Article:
If you'd like to submit your first impact material, send it to Details here.

Remember, anyone who leaves a critique in the comments is eligible to win a 15-page critique from INCARNATE author, Jodi Meadows. Your critique doesn't have to be long, just useful.

We have a short one this week: a picture book query from Hilary Swann. My inline comments are to the side, with overall thoughts at the end. Everything here is just my opinion. Your mileage may vary.

I think even with such small word
counts, you're still supposed to
round to the nearest hundred.
Mia wants to celebrate Father's Day, but with two moms and no dad she doesn't quite know how. When her mom suggests making the day special, Mia has brunch, goes ice skating, and meets other families: some with dads and some without. Father's Day is story about embracing your family no matter what shape or size. It is 567 600 words.
Thank you for your time and consideration.

Adam's Thoughts
I have to start by saying I haven't seen a lot of picture book queries. I believe you usually submit the entire manuscript along with the query, and so the query is more like a cover letter. Mary Kole over at seems to agree with me.

But that doesn't mean the query isn't important. This looks really short, but I have to admit, I like this concept and would read this.

The only thing I think you could add is a little more meat about the middle. Does she have brunch and go ice skating by herself? Does she do anything with the other families? Don't go crazy, because I think this already does its job: entice the agent or editor to read on.

What do the rest of you guys think? Would you read this?


I'm in a mountain village (this one), and far away from my computer. So here's a picture of a cat.

I love the internet.

First Impact: GRIMOIRE by Marcy

Time for another First Impact critique. Remember, anyone who leaves a critique in the comments is eligible to win a 15-page critique from author Jodi Meadows.

And this feature can only continue with your submissions! If you have a query letter, first page, or even back cover blurb you'd like critiqued, send it to Details here.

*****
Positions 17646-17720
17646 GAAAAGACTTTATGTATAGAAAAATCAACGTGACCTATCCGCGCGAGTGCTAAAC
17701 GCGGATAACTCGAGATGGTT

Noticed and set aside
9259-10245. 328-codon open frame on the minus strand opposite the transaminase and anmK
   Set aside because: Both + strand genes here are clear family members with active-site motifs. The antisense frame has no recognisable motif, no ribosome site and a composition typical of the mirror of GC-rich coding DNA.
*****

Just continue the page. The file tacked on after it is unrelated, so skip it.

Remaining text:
Thank you, Marcy, for letting us take a look at your YA Historical Paranormal. As always, this is just my opinion. You are welcome to disagree.

Chapter One ~ February 1805

The last sentence threw me off on my
first read. I think the problem is the
first sentences are a bit misleading.
It was a fine day for a sale, brisk but sunny; -- a good day for traveling, as evidenced by the crowd in the lane. Most came to buy. Some came out of curiosity. But none of them noticed her sitting in the hall, left with nothing but a single trunk.

I love this paragraph. Great voice.
Great emotion. Totally draws me in.
Arlen watched them, blinking back furious tears, winding her fingers together so tight it hurt. She itched to slap their hands away from whatever they touched, snatch back what they'd bought. How dare they? These were her things!

Except they weren't.

Not anymore.

How long ago did this happen? How
fresh is her pain?

This last sentence is a bit awkward.
It had been an accident according to the coroner. Her parents, coming home from a dinner party in nearby Saxton Greene, were killed when their carriage careened into the pond at the entrance to the property. They were found with their driver all frozen and stiff the next morning when one of the kitchen maids walked in from the village.

And according to Mr. P. T. James Esquire, Ssolicitor to her father's estate, there was no money, therefore, nothing to bequest bequeath. In fact, the estate's debts were such that everything would have to be sold.

Now all the pretty things her parents had collected, the baubles and crystal lamps, the paintings in their gilt frames, the plants in the conservatory - even the lovely gown she was supposed to wear for her coming out ball - were walking out in the hands of strangers.

It was all she could do not to scream.

Adam's Thoughts
What a horrible day for Arlen. This is such a great start -- I'm feeling Arlen's pain and wondering what the heck is going to happen to her (does she become Batman? Please tell me she becomes Batman).

The only major thing I want to say about this is about the opening paragraph. It feels tricksy to me, but not in a good way. I like the irony of it -- that it's a nice day for a sale, but the sale totally sucks. But I don't like feeling like I was tricked into believing one thing, when the story's about another.

I also noticed a lot of little errors here and there -- misplaced commas, bad capitals, misused semicolons, etc. Not so much that I think you can't write (you obviously can, and well), but enough that I noticed.

On the one hand, I understand you shouldn't have to worry about these things until the meat of the story is polished. I get that.

On the other hand, I consider them to be our katas. Ultimately, we should be so familiar with them we don't even think about them anymore. We just do it right. I say this for everyone, myself included. Learn to care :-)

What do you guys think about this piece? Does the opening paragraph work for you? If not, how would you fix it?